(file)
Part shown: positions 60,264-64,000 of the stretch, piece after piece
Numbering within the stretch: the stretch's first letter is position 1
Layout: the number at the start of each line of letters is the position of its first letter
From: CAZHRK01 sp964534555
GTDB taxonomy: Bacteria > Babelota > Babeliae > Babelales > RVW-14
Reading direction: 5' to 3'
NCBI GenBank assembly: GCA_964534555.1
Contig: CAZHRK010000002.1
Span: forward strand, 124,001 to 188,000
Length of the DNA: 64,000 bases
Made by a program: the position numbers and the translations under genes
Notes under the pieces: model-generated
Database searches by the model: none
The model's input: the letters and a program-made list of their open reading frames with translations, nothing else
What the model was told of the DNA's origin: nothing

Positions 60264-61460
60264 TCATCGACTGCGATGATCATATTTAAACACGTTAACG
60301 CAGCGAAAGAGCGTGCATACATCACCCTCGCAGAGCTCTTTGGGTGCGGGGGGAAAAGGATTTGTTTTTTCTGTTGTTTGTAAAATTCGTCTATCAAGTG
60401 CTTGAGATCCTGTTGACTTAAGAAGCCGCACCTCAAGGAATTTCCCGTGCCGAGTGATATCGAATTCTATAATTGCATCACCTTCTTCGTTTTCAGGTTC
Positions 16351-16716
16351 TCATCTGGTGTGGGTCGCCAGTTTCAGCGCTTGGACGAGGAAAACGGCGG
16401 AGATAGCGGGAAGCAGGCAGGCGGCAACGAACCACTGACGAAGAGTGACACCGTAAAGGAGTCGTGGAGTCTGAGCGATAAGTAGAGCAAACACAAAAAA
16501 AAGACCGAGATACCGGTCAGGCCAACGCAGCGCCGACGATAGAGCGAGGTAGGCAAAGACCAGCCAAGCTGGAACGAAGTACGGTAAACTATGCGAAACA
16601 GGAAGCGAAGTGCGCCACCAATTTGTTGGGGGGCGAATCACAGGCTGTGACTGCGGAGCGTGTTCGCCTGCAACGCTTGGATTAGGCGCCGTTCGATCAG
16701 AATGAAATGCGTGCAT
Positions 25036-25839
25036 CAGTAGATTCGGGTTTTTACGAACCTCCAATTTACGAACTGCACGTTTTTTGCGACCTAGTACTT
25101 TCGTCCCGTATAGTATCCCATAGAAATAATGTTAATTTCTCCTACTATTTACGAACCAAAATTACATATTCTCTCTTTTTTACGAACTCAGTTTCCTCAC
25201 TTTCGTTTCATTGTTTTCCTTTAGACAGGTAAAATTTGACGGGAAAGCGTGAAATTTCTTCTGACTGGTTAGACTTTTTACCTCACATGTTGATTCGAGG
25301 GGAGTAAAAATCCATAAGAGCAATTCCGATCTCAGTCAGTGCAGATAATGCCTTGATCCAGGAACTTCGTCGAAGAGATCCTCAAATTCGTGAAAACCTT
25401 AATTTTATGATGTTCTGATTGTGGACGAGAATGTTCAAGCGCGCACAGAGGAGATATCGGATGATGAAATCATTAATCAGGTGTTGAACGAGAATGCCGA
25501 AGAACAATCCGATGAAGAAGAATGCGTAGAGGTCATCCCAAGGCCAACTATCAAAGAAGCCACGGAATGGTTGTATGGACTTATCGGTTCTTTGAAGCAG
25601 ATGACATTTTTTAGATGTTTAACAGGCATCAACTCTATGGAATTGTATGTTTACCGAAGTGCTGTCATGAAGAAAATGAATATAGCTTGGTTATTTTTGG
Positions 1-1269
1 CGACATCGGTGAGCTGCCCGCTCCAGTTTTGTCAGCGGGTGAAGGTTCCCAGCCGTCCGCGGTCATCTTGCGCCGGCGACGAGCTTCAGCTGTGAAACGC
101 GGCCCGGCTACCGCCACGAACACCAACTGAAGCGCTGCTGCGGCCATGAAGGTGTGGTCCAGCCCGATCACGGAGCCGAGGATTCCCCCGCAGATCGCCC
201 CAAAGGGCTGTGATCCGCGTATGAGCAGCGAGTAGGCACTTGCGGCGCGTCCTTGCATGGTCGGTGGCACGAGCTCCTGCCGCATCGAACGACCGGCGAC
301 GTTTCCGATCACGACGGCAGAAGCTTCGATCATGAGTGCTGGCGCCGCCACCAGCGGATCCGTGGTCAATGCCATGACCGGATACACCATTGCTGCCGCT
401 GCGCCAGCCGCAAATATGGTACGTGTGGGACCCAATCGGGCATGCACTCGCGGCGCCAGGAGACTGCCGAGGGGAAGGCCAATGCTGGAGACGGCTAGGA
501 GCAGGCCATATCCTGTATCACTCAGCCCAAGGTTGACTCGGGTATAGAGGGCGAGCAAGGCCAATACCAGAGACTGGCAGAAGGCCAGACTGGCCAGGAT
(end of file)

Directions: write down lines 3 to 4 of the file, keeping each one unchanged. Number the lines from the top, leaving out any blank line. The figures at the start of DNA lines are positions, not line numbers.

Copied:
Layout: the number at the start of each line of letters is the position of its first letter
From: CAZHRK01 sp964534555